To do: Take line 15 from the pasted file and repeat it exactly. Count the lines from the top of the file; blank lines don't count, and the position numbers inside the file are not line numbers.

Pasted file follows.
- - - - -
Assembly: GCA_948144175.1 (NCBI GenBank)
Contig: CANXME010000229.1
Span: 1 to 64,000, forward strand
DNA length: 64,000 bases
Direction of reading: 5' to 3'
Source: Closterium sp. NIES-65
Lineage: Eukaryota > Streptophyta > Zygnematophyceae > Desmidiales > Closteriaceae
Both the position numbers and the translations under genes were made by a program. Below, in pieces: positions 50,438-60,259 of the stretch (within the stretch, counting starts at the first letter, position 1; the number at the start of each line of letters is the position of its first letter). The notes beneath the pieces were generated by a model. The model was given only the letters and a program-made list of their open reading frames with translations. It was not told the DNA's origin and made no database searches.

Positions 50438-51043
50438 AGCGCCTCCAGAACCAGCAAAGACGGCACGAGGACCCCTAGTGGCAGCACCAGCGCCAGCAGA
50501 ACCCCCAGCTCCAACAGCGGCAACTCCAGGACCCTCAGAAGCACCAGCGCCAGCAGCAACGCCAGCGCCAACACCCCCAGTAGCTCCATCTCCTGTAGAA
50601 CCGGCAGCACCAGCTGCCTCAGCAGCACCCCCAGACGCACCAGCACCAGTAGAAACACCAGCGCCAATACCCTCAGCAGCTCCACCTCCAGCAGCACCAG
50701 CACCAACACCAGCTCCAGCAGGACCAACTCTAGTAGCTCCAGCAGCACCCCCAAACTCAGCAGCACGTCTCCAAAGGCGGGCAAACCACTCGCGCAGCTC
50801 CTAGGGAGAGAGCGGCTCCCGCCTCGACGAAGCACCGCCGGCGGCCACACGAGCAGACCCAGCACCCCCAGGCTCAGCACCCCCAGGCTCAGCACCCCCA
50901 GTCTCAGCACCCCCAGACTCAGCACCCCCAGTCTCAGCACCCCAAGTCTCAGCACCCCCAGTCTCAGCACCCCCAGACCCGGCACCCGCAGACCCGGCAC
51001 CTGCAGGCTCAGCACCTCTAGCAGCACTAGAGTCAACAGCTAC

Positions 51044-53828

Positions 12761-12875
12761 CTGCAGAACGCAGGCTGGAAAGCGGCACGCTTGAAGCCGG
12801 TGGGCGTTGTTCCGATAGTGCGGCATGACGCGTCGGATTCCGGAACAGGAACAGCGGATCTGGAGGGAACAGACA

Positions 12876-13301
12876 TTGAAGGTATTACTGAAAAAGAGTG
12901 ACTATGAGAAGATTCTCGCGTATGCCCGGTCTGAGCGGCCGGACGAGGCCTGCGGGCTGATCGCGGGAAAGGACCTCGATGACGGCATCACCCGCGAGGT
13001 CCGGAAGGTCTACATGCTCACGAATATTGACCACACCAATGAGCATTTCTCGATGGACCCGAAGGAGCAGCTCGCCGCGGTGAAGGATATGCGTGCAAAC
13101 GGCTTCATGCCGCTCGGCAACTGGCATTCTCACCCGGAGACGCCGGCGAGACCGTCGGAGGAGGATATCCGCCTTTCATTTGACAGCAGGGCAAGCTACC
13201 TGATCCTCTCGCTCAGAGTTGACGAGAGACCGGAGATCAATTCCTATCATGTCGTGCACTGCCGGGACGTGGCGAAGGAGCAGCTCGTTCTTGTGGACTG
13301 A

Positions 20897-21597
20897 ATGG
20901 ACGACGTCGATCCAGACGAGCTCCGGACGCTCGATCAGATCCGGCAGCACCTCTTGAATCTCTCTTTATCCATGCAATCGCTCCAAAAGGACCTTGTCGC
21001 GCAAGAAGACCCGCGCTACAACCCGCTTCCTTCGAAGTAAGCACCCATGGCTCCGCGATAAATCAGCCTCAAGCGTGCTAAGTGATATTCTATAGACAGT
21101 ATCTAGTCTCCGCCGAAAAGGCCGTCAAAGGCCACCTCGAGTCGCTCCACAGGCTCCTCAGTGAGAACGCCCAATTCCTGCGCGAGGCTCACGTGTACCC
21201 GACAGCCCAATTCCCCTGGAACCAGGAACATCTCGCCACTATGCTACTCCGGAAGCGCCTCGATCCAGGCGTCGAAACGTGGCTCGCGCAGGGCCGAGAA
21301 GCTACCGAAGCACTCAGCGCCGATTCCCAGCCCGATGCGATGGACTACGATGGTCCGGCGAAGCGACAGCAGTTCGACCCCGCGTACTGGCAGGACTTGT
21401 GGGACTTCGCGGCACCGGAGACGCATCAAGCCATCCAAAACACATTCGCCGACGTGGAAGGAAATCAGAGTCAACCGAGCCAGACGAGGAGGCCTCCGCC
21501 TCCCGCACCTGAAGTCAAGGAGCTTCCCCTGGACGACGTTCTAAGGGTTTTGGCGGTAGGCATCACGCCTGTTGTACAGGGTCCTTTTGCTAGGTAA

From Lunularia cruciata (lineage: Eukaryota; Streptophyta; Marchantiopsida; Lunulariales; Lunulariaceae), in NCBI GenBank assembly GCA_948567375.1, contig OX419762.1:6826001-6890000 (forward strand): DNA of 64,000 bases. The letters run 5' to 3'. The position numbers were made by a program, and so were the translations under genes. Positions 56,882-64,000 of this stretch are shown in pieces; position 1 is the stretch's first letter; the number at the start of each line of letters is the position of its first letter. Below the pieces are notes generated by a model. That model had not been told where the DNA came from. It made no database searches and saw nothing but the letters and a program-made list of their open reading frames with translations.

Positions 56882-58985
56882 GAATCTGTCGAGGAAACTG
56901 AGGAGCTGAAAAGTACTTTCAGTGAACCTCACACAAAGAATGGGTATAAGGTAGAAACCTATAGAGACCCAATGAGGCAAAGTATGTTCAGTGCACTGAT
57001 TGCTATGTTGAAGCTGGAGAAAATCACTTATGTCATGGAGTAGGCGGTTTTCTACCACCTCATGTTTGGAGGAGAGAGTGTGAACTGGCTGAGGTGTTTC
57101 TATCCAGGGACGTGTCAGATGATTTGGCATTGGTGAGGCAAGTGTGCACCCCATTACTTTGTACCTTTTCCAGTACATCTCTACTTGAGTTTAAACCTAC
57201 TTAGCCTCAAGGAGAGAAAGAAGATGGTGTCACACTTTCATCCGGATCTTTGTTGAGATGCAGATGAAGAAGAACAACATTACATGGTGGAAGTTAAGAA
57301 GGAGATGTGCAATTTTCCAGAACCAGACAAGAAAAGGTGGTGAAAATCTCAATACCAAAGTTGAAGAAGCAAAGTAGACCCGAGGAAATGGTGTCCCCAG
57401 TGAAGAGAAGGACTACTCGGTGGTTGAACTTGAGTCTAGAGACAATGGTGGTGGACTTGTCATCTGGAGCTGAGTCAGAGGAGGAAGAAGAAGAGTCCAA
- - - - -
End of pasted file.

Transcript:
50901 GTCTCAGCACCCCCAGACTCAGCACCCCCAGTCTCAGCACCCCAAGTCTCAGCACCCCCAGTCTCAGCACCCCCAGACCCGGCACCCGCAGACCCGGCAC